The true grit of Hillary Clinton
At long last, Hillary Clinton is the presumptive Democratic nominee for president. Has anyone had to work as hard to get there?
There's an oft-told joke about Hillary and Bill Clinton, which goes like this: The couple are driving along when they stop to get some gas, and it turns out that the attendant is a high-school boyfriend of Hillary's. As they're pulling away, Bill says, "Just think — if you had married him, today you'd be a gas station attendant's wife." Hillary shakes her head and says, "No, Bill, if I had married him, today he'd be president of the United States."
It's not really true — when Bill and Hillary met at Yale Law School, they were both superstars in the making. But she subsumed her political ambitions to his, because that's just what women did back then. And she traveled a long and tiring path to where she has finally come: Hillary Clinton is the presumptive presidential nominee of the Democratic Party, with a better than even chance of becoming the first woman president of the United States.
There may never have been a president who arrived in the White House carrying so much freight, so much political and cultural baggage, so many people's hopes and fears and anger, so much history and so much doubt.
It starts back in the 1960s, that decade America still can't escape. Hillary may have been a dutiful student and careful planner — the last person who would ever have tuned in, turned on, and dropped out — but to her and her husband's opponents, the young couple coming to Washington in 1993 were the embodiment of all their resentments from that tumultuous time. Newt Gingrich called them "counter-culture McGovernicks," and they were drafted into an endlessly recurring battle between the hippies and the squares, the cool kids who got high and got laid versus the ones who looked on with contempt and dismay while society's comfortable hierarchies were challenged and undermined.
Looking back now, we can see the 1990s as a preview of our own age of near-perfect polarization and unending partisan warfare. When Republicans failed to take out Bill Clinton over his affairs, they didn't just learn their lesson and attempt to fashion a more inclusive politics driven less by personal hatreds, they moved even farther to the right and cultivated their anger. Just as they convinced themselves that the Clintons killed Vince Foster, they'd go on to be sure that Barack Obama was a foreign-born secret Muslim plotting to drive their country to its knees.
And for all the vitriol directed at Bill, for Hillary they reserved a special kind of hatred. Few women in history have been the target of the volume and venom in sexist attacks that she was, throughout her husband's terms and then into her independent career. She was a castrater, a harpy, a harridan who shouted too much and made men fear for their manhood. "I cross my legs involuntarily every time she comes on the air," an unusually candid Tucker Carlson would say, making clear just what a threat she posed to the fragile male and his tender parts.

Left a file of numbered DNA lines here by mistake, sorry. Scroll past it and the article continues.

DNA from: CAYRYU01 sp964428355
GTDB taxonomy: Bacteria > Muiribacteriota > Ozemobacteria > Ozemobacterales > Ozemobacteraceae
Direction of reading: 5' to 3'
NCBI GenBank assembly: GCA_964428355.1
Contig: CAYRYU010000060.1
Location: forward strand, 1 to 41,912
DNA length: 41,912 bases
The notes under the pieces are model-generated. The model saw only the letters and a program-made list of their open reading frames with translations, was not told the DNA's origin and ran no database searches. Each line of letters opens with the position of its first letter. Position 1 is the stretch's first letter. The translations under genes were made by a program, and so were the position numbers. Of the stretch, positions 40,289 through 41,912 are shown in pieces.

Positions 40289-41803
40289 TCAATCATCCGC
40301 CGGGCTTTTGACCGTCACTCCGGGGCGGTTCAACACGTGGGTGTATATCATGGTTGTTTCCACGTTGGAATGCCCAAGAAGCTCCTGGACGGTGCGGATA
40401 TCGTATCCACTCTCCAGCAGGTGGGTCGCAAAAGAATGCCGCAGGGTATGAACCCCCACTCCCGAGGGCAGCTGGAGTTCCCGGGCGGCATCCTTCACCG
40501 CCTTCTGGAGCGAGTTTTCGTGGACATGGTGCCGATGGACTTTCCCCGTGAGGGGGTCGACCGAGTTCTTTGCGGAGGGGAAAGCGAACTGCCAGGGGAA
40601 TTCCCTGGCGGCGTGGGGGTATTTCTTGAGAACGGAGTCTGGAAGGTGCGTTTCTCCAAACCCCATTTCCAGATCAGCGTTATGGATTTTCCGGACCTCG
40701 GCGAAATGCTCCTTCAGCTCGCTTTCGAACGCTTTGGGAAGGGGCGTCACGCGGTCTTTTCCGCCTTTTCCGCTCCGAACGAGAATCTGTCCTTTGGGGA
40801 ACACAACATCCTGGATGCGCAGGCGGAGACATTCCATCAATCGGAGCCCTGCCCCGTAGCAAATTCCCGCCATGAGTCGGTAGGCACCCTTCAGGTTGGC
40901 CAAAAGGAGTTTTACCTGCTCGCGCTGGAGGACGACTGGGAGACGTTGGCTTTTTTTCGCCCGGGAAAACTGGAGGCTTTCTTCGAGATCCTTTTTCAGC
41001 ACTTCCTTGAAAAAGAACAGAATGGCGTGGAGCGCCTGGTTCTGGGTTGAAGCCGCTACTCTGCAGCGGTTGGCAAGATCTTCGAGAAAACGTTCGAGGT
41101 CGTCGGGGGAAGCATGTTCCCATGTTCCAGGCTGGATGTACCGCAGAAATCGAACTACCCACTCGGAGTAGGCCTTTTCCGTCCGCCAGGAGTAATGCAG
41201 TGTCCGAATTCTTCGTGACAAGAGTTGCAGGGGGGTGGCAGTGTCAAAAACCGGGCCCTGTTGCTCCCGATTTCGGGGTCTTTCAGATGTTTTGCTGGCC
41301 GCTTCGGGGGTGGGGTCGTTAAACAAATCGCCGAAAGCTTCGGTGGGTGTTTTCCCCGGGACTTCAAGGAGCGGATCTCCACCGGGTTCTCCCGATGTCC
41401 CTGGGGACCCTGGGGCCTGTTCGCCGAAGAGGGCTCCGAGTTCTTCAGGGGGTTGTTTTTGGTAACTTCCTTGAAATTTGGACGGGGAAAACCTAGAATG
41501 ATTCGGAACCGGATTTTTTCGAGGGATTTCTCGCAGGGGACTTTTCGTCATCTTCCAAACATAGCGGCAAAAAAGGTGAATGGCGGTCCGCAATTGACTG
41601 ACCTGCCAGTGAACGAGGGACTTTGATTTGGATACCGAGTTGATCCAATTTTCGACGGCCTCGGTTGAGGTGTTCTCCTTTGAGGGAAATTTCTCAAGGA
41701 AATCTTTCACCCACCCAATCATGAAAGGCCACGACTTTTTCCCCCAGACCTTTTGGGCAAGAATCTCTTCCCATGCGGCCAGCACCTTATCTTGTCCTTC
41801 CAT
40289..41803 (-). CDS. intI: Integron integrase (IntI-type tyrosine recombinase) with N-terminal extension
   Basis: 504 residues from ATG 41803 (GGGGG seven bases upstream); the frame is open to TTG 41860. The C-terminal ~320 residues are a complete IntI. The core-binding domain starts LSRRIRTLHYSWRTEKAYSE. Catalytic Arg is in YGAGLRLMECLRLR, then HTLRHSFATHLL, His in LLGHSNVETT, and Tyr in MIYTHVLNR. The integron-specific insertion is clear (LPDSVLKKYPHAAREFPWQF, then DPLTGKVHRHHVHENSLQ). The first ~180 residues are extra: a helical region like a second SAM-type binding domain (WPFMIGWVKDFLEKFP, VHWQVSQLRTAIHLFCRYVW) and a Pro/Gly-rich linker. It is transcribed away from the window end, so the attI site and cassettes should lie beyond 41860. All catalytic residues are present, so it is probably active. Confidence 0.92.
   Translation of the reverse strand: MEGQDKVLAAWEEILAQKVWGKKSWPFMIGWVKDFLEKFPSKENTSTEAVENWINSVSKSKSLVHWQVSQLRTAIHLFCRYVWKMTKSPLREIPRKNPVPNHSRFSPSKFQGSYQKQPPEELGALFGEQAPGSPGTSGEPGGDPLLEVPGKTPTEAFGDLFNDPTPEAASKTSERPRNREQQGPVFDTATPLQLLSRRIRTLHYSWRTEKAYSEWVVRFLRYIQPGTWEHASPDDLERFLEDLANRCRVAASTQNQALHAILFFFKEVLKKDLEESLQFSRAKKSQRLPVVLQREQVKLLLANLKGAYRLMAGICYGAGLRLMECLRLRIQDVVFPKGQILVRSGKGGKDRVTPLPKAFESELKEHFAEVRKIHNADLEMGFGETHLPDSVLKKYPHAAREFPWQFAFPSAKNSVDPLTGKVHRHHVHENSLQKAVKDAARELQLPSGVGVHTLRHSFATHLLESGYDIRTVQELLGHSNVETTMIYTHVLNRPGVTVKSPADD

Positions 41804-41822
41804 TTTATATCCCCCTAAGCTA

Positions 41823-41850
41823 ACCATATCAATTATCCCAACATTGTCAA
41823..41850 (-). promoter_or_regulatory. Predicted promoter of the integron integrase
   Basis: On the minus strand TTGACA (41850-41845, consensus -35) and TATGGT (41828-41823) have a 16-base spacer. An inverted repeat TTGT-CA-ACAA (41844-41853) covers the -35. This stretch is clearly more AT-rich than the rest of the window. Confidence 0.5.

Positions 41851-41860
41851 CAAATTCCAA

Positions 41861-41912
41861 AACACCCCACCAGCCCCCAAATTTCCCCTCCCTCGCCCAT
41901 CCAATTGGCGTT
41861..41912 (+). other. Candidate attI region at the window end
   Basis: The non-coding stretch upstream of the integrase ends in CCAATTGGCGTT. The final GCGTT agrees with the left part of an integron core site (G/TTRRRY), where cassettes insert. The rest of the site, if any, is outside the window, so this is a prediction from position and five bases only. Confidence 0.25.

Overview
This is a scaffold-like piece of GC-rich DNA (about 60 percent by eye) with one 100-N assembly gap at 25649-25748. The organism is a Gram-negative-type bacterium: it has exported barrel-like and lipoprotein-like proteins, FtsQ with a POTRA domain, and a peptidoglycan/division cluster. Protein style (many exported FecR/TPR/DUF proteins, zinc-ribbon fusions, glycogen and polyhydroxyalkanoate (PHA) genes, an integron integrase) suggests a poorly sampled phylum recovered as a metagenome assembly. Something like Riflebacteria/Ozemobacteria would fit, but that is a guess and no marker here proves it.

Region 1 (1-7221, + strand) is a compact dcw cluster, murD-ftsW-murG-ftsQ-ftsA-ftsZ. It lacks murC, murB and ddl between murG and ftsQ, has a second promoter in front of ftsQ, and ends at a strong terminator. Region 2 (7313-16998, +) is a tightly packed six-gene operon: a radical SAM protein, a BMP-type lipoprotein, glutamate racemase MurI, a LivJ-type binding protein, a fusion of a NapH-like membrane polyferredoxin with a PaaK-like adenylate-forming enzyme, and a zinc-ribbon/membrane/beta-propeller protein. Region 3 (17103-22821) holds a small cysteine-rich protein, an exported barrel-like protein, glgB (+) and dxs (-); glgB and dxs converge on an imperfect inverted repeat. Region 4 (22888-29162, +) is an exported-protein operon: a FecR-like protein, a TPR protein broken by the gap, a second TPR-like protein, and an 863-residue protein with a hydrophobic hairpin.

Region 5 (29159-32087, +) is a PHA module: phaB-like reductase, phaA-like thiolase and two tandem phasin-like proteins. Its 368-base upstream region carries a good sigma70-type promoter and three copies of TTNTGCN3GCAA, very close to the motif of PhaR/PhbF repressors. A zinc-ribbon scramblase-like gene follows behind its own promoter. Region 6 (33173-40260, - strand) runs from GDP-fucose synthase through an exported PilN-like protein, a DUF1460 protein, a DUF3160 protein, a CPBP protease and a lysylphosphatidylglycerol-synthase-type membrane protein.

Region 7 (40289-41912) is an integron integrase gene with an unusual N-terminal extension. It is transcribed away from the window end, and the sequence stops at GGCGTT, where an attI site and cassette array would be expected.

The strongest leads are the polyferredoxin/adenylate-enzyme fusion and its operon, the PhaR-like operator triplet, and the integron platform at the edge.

But she withstood all that and kept moving, even after her time seemed to come in 2008, only to have the ultimate prize taken away by a younger man brimming with all the natural talent she lacked. So she put her head down and kept on, persisting, always persisting, waiting for another chance. As Ann Friedman wrote in 2012 when Clinton left her job as Obama's secretary of state with high approval ratings, "Herein lies one of the most useful, but also saddest, lessons of Hillary Clinton's career: The best defense against being labeled a raging bitch is to convince people you're an underdog. The ability to eat shit, to suck it up and earn the affection of skeptical voters or older male colleagues or your cheating husband, again and again, is an essential skill for successful women of Hillary's generation."
Today Clinton is no underdog, but in the primaries at least, she got little credit from younger women for what she and her generation had to crawl through to reach positions of power. And her current campaign brings with it not just what others have thrust upon her but her own weaknesses: her insularity, her distrust of the media, her overvaluing of personal loyalty even when it means keeping around her people who should have been jettisoned long ago, her ability to set scandals in motion (even when they're overblown).
In the end it's only fitting that the last impediment to reaching the pinnacle of her ambition is Donald Trump, her opposite in so many ways. She's the target of so much sexism; he's a spectacular misogynist. She stayed with the world's most famous cheating husband; he discards one wife after another when they hit their 40s. She assiduously studies policy to be prepared for the job; he revels in his ignorance and inexperience. She's careful and calculated to a fault; he says whatever damn fool thing pops into his head.
Five months from now, we'll know whether, at long last, Hillary Clinton has reached her ultimate destination. Few people ever worked as hard, for as long, and fought through as much, in order to get there. Love her, hate her, or have nothing but mixed feelings about her, you have to give her that.